1

The W3C working group is working on the standardization of Decentralized Identifiers (DIDs). I watched a video presentation about DIDs and the presenter mentioned several times the possibility of generating unique pseudonymous identities for each relationship for better privacy. This is something that is also mentioned in the W3C documents (#1).

However, I fail to understand the use case for one DID per service/usage (e.g. online shopper with direct relationship between customer and seller). This looks like an example of direct trust where there is no need for a consistent global storage like a blockchain. To my understanding, the whole point of having DIDs is to have identities that are shared with multiple other entities.

For one-to-one relationships between a user and a service, won't a simple proof-of-possession token provide the same security guarantees at a fraction of the cost? What are the advantages of using unique DIDs for direct relationships versus storing public keys/identities on both ends?

This question has also been asked (and answered) on the W3C DID WG Issues page.

2
  • It should be noted that this question has been cross-posted to the W3C DID WG Issues page -- and discussion is probably best there, where the conversation has already continued following my answer below (which was also cross-posted). – TallTed Apr 27 at 19:10
  • Would you suggest to reopen the GitHub issue and add a link to it directly in the question? – DurandA Apr 27 at 19:23
1
+50

DIDs needn't necessarily have a backing verifiable data registry (e.g., blockchain, decentralized ledger). So that isn't a requirement -- and the use case you highlight may be a good case where one is not necessary. However, also consider that even in some one-to-one relationships, the relying/verifying party may trust a verifiable data registry's view of changes to the DID Document more than whatever an individual may announce.

There are a class of attacks where the DID controller could misrepresent changes to their DID Document that may be important to the relying party to mitigate via a trusted registry or set of witnesses (that is/are not under the sole control of the DID controller). Similarly, the DID controller may also prefer to have a trusted registry/set of witnesses available to vouch for their changes should there be any dispute.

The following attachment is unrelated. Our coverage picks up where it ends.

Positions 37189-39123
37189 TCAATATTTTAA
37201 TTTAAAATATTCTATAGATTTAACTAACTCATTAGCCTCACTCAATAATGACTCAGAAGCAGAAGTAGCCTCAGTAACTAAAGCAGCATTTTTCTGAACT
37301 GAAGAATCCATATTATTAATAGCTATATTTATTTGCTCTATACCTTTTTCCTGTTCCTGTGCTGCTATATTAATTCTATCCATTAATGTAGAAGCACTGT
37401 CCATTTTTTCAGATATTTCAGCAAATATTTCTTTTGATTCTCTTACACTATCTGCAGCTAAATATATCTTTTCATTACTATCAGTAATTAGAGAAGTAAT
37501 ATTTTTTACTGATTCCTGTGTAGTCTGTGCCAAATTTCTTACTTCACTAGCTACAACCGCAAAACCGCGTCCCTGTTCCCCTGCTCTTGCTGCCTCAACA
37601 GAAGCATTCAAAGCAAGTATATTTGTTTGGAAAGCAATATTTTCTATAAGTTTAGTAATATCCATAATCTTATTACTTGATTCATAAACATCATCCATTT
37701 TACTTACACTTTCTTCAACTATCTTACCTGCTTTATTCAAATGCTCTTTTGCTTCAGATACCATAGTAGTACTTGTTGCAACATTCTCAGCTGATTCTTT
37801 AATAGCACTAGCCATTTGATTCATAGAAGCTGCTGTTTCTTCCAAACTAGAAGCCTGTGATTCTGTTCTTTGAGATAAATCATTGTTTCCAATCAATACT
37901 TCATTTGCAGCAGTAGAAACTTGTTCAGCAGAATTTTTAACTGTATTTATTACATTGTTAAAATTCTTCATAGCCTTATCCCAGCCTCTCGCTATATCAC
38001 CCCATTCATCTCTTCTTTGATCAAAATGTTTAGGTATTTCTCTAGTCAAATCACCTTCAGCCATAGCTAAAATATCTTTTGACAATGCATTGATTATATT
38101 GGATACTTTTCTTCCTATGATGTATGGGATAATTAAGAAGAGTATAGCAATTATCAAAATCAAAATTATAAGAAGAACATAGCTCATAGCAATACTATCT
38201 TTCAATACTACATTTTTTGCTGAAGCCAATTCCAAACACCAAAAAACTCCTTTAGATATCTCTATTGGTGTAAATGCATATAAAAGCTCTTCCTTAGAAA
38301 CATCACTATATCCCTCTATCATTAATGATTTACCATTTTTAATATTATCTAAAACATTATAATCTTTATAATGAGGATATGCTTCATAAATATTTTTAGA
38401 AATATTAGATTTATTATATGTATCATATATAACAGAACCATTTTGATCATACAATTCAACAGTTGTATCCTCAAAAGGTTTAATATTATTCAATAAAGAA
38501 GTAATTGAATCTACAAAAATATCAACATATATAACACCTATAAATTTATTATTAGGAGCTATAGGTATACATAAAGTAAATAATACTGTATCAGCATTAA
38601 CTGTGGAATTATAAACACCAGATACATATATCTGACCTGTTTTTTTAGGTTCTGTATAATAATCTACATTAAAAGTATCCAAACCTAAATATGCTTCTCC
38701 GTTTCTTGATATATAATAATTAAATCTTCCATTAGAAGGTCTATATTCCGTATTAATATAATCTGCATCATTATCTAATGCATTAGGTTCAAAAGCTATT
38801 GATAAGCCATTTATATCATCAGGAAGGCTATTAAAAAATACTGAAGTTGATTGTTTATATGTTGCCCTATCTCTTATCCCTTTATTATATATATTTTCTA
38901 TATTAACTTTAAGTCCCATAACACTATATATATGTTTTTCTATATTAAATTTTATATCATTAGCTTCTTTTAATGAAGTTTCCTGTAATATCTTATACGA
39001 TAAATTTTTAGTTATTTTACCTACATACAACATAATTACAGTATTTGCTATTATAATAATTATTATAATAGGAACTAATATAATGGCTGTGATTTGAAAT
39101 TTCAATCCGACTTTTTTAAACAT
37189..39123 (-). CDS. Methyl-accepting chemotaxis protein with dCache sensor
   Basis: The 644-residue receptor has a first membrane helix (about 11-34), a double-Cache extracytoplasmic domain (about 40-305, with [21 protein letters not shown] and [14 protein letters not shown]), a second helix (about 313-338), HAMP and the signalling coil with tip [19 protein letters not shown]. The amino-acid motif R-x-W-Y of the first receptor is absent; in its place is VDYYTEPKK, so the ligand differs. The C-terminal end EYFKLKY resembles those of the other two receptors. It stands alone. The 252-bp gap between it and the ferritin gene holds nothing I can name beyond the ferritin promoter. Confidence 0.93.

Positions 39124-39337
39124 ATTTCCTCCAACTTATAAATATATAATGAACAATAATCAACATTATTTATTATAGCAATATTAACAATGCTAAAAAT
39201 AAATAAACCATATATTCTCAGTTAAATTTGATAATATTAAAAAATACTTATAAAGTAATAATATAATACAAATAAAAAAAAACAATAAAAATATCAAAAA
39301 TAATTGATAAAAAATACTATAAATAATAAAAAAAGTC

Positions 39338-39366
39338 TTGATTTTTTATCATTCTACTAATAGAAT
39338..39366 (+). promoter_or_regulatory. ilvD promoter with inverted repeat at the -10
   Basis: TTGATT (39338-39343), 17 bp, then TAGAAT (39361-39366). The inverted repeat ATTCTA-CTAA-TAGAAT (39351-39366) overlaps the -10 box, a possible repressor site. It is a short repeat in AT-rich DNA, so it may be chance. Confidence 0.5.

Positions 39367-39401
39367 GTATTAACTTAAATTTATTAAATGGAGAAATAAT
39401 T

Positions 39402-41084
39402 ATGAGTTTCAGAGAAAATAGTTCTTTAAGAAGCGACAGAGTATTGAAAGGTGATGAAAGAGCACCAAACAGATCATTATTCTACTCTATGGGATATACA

2

One answer (which was cross-posted to the W3C DID WG Issues page where this question was also cross-posted): There is always some correlation risk when an individual entity uses the same identifier for themselves, for interactions with multiple other entities, or even for multiple interactions with one other entity. Multiple strategies are used to minimize that risk in the universe of DIDs, but it still exists. It increases when some of the other entities merge, as in the business world, or when a governmental entity takes and combines the records of the other entities, as in some repressive regimes.

If the individual entity mints a new DID, for each interaction with an external entity, or for each external entity they interact with, potentially using multiple DID schemes along the way, that individual is adding another layer (or more) to the correlation mitigation strategies.

It is desirable for everything to be visible, in the universes of some entities. It is desirable for less, down to as close to nothing as possible, to be visible, in the universes of other entities. We cannot make the determination of what is best for all entities, but we can offer a range of options such that each entity can, with some effort, make their own determination -- which may change, as time goes on.